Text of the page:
November 29, 2004

FEMA restores funding

The Ithaca Journal reports this morning (as I reported Thursday) that FEMA has decided to restore the $170,000 in funding they had removed because they claimed the project had changed since it was authorized.

The McLean Fire Department has purchased ten new self-contained breathing apparatuses (SCBA) using a federal grant. (You can also see Congressman Boehlert's press release on the grant.)

Residents of the southwestern corner of Dryden may want to attend a forum on redistricting elementary schools in the Ithaca City School District, which will be held at 7:00pm on Tuesday at the district's administration building.(map).

The Monitor reports on a tire theft along Dryden-Harford road and a one-car accident on Caswell Road.

There's another notice about adding farmland to agriculture districts in November, which is quickly running out.

Attorney General (and likely candidate for governor) Eliot Spitzer is calling for an end to all lobbying gifts, another angle on the complex discussions of reforming Albany.

On the opinion page, the Journal's editorial isn't impressed with the budget reform package Governor Pataki just vetoed, while Jay Gallagher looks at the intersection of death penalty politics and reform in New York, as the Assembly insists on holding hearings on the issue. Gallagher points out that:

"holding hearings does vary from the normal way of doing business at the Capitol, where the general rule is, the more important the bill, the less time is spent debating it in public, much less getting input from citizens....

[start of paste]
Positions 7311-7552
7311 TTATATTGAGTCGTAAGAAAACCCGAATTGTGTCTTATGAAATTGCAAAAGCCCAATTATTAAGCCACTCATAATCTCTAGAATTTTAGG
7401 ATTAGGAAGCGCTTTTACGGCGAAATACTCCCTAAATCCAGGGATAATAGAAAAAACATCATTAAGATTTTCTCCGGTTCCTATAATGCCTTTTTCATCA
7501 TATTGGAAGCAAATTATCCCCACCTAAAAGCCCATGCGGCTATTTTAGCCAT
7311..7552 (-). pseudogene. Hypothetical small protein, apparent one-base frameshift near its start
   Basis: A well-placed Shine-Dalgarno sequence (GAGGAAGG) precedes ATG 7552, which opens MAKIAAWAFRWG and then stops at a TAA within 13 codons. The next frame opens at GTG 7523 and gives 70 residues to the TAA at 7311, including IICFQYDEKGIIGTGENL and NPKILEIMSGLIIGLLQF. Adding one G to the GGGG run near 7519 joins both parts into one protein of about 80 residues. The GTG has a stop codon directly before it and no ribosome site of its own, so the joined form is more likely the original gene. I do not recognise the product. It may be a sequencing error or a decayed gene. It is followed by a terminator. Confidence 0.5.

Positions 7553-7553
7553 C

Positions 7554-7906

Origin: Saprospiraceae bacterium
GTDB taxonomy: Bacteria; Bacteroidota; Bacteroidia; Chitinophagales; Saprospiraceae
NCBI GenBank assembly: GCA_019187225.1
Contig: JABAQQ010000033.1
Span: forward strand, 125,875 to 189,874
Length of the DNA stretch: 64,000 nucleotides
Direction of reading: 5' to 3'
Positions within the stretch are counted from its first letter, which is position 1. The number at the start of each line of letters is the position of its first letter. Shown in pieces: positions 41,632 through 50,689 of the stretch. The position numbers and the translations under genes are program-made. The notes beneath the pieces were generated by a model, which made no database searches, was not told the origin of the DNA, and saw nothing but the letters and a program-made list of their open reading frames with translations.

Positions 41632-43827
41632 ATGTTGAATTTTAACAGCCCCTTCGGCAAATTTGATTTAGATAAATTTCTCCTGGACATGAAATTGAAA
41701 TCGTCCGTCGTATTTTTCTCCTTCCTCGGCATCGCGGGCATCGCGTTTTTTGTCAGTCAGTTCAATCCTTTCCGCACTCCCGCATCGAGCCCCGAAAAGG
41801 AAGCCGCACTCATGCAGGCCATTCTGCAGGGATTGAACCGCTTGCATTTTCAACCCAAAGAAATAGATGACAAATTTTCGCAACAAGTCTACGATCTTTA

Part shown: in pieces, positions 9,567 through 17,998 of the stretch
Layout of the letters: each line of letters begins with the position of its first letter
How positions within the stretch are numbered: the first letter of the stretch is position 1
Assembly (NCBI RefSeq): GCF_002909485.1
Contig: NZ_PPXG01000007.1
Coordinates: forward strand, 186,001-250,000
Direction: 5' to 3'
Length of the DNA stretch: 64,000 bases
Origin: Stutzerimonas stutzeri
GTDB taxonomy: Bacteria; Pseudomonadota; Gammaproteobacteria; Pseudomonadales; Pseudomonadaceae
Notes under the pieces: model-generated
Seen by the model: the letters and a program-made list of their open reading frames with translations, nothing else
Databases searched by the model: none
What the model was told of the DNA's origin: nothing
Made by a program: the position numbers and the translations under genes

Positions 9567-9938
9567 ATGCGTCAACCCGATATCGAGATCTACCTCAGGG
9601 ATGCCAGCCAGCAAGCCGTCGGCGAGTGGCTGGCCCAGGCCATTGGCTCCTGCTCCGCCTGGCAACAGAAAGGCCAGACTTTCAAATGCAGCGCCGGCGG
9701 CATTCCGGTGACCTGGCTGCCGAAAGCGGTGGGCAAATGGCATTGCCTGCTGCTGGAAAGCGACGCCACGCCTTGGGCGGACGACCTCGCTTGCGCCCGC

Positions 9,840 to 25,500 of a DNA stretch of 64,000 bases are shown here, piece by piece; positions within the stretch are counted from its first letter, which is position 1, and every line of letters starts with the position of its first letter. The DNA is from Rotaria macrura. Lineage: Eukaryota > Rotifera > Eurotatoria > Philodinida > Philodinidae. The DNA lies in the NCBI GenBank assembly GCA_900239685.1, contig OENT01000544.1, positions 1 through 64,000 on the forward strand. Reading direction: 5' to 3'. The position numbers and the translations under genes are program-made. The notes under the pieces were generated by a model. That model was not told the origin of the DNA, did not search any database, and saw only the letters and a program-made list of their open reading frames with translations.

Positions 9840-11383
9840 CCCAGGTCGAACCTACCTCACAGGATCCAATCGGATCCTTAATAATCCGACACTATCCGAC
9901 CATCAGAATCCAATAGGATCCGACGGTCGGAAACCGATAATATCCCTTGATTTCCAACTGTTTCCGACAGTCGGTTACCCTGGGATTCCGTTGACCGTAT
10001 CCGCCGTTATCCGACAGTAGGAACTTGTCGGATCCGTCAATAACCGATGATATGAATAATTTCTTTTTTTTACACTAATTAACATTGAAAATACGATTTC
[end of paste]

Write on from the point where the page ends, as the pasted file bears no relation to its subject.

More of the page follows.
the Senate passed the bill in August not only without any hearings but also without even waiting the normal three days after it was printed to vote on it. Pataki gave the Senate a "message of necessity" to pass it less than a day after it was introduced -- a common procedure for potentially controversial measures that politicians want to dispose of quickly. The exact nature of the "necessity" was, as usual, not disclosed....

[reform] either provides Silver with a) a convenient political cover to delay a vote on the death-penalty measure while he assesses how the issue plays (the Republican version) or b) a chance to hear what the public has to say about an important policy question (what the Democrats say).

Will the hearings be shams? Maybe. But these days it's hard to be against the public speaking out.

I have to agree with him on that last sentence, and hope the public will speak out on more issues.

Posted by simon at November 29, 2004 8:55 AM in , , , , ,
Note on photos